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3 Learning to learn online

Described image
Figure 4 Classrooms like this one in Uganda can be happy places, but they can also restrict the ways in which learning and teaching takes place.

We learn from a very young age how to behave in an educational institution or classroom. As soon as they start school, pupils are taught where to go, what is allowed, where to focus their attention, when they can respond, when to take a break, and where resources are located. By the time students reach university, this knowledge about how to learn in a physical classroom is second nature and they rarely think of it as something they were taught.

At the same time, the constraints of a physical classroom become so much a part of life that they are hardly noticed. As a result, when people around the world moved rapidly to online teaching during the pandemic, they often reproduced these constraints. These include assumptions such as:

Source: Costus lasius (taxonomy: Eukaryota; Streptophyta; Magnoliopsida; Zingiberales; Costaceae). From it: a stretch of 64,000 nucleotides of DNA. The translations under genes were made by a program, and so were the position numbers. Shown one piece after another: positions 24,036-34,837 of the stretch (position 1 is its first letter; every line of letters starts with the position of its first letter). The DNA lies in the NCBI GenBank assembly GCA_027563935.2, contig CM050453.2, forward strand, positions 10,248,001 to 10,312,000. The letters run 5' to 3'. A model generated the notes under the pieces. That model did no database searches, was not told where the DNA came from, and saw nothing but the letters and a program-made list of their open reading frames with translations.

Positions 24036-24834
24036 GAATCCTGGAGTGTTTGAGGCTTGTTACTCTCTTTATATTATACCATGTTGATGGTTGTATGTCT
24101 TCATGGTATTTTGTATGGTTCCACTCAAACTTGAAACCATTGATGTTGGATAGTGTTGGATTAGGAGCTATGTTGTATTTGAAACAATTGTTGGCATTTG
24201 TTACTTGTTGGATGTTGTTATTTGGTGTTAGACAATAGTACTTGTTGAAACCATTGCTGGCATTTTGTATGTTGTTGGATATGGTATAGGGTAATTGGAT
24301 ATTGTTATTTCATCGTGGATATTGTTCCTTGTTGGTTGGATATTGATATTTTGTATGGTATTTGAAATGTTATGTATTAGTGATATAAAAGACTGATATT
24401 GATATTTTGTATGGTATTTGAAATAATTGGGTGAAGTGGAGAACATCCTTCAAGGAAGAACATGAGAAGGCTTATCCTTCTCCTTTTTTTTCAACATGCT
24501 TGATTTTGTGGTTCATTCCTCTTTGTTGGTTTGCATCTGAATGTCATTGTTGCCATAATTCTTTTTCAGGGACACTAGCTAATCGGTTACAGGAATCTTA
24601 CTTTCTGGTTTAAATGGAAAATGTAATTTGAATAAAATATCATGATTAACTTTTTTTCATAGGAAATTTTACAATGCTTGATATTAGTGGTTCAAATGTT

• Learning takes place at set times.
  • Learning must be synchronous.
  • The educator must see the learners.
  • The learners must see the educator.
  • Class members should all engage at the same time.
  • Class members should all take a break at the same time.
  • Learners should be suitably dressed.
  • Learners should sit still.
  • Technology is distracting.

Sometimes these constraints remain appropriate when teaching at a distance, but in many cases they can be set aside completely, adding flexibility to online learning.

Activity 2: Making assumptions

Timing: Allow about 20 minutes

Consider the list of constraints above. For each constraint, note whether you believe it should apply in online learning all the time, some of the time, or never.

In cases you label ‘some of the time’, note the conditions that would make that constraint necessary in an online setting.

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One reason that educators sometimes find online teaching limiting is that their planning takes into account the limitations of being online (such as the need for a good internet connection) and then adds the restrictions associated with a physical location (such as the requirement for everyone to study at the same time because that is when the classroom is available). By reflecting on your assumptions about how and where learning can take place, you may identify restrictions that have been limiting you but that need not apply in an online setting.